One of the real successes of the ‘Made in India’ story in defense manufacturing has been the Advanced Towed Artillery Gun System (ATAGS). This 155-mm, 52-caliber artillery gun reportedly is undergoing the last stages of the trial, and could soon be inducted into the Indian Army.
In September 2012, the Ministry of Defence gave the green signal for this ambitious project. And by December 2016, ATAGS was made ready for trials.
Unlike most of the other indigenous defense ventures, be it the LCA Tejas, ALH Dhruva, MBT Arjuna, or nuclear submarine Arihant — all of which took many years or decades to become operational — the ATAGS could be regarded as unique because it is a world-class ‘Made in India’ product with more than 90 percent indigenous content that is certain to enhance the firepower of the army substantially.
It is not that the project did not have setbacks. Initially, the trials had to be delayed on account of the outbreak of the Covid-19 pandemic. After the development process was completed, trials in different weather conditions had to be undertaken.
However, during summer trials in Rajasthan, the bursting of a gun barrel raised questions about the efficacy of the weapon. Consequently, its induction into the army too, got slightly delayed.
This was not an isolated incident of an artillery gun facing trouble during trials. In fact, such incidents have been reported from all major countries, including the US, France, Germany, Israel during the development process of their artillery guns.
Even in India, the upgraded version of Dhanush and the US-made imported M777 ultra-light Howitzer had to endure such cases of barrel burst in the trial stages. In most cases, faulty ammunition was reported to be the reason behind the problem
Subsequent technical investigations and rectifications led to relevant changes, and the ATAGS seems now ready to be part of the army’s big offensive weaponry. In fact, media reports suggest that the government has already given in-principle approval for the acquisition of 150 ATAGS for the Indian Army at an early date.
Some of the important developments associated with its progress are that it is an indigenous weapon system that is vital in the context of the army’s self-reliant rationalization plan in the contemporary cost-cutting scenario. ATAGS is also unique since it has turned out to be a great example of a successful public-private partnership
The major defense laboratories involved in ATAGS development are the Defence Research Development Organisation’s (DRDO) Armament Research Development Establishment (ARDE) Pune, Defence Electronics Application Laboratory, Dehradun, and Centre for Artificial Intelligence and Robotics, Bengaluru along with major corporates like Bharat Forge, TATA Power SED, Ashok Leyland, and Cummins.
This success will spur more such ventures where defense PSUs and top corporate companies will together develop ambitious indigenous weaponry, saving the scarce forex for India and paving the way for their exports to other countries.
Other unique features of ATAGS include its ability to fire five-six rounds. All contemporary guns with other major militaries around the world can fire only three rounds. Also, its ability to allow loading of greater ammunition onto the target will make it difficult for enemy soldiers to take cover in the event of a real-time conflict.
Another best for ATAGS is its ability to fire the maximum range of 48 kilometers that no artillery gun in the world currently possesses. Experts have attributed this exceptional ability of ATAGS to its 25-liter chamber capacity whereas any comparable artillery gun only has a 23-liter chamber. Its magazine capacity for five-six rounds against the usual three-rounds has pushed its weight and thus requires a larger chamber.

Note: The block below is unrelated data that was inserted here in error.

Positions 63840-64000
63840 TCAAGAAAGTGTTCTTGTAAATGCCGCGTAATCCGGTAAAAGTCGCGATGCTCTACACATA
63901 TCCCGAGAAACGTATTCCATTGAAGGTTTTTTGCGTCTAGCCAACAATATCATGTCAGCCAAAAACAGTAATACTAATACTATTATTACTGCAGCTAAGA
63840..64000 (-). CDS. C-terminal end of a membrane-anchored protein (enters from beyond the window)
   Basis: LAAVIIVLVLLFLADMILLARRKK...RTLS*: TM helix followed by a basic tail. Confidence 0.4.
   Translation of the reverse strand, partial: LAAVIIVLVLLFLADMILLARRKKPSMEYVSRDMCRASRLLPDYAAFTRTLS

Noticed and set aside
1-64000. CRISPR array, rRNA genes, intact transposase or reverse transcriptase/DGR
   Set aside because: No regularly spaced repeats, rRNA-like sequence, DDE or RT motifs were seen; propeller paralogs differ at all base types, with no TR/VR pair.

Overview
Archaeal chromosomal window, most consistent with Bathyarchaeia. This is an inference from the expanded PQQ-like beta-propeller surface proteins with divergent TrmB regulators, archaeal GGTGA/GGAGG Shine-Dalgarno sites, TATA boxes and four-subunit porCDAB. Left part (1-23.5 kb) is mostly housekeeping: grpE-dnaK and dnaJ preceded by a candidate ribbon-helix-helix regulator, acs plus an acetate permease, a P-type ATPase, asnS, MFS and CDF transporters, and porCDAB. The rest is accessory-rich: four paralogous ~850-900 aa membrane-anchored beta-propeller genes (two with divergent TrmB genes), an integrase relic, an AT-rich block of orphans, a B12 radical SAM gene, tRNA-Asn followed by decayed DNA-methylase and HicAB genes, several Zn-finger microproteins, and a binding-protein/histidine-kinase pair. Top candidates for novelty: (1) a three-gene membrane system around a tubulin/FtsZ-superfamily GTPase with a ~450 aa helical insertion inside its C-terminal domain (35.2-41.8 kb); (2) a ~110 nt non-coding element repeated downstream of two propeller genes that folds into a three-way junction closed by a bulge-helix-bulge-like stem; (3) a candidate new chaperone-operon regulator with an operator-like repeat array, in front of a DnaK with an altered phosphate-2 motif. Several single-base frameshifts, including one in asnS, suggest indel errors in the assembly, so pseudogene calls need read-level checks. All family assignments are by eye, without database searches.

The addition of battery engines has made the gun heavier; its mobility is one factor that initially raised some concerns. Yet the army has gladly accepted it on account of the strategic electrical system this gun is equipped with. The ATAGS has a world-class, digitally controlled communication system too.
In addition, from the deserts of Rajasthan to the high altitudes of Sikkim at -16 degrees Celsius, its trials have been proved very successful.
Since the entry of controversy-ridden Bofors into the Indian Army way back in the 1990s and subsequent blacklisting of the company, the army has been on the continuous lookout for a state-of-the-art 155-mm gun. It could prove to be critical and war-winner, especially in places like Line of Control (LoC), on the Pakistan border where the terrorists are ever ready to infiltrate into India. Targeting them with ATAGS could make life miserable for the enemy.
The importance of ATAGS is both strategic and financial. Strategically, this gun has a greater range, firepower, sophisticated control, and communication system, and advanced batteries. Its technical and operational superiority as compared to other contemporary artilleries around the world will provide the army with a huge operational advantage.
For quite some time, the army has had its eyes on acquiring such guns so that its firing capability gets enhanced, especially along the borders against both Pakistan and China.
When the ATAGS development was going full steam, the army even had dropped its plan to move ahead with a proposed order to Elbit Systems of Israel for importing 400 artillery guns. Hence, a lot depended upon the success of ATAGS, and the DRDO along with Indian corporates did not let the army down.
In the next decade, the army has plans to acquire almost 3,000 artillery guns of 155mm range to further enhance and consolidate its firepower. Even ATAGS does well, India would be able to save a huge amount of foreign exchange. Further, it could also form a significant part of the ambitious export plans of Indian weaponry around the world in due course.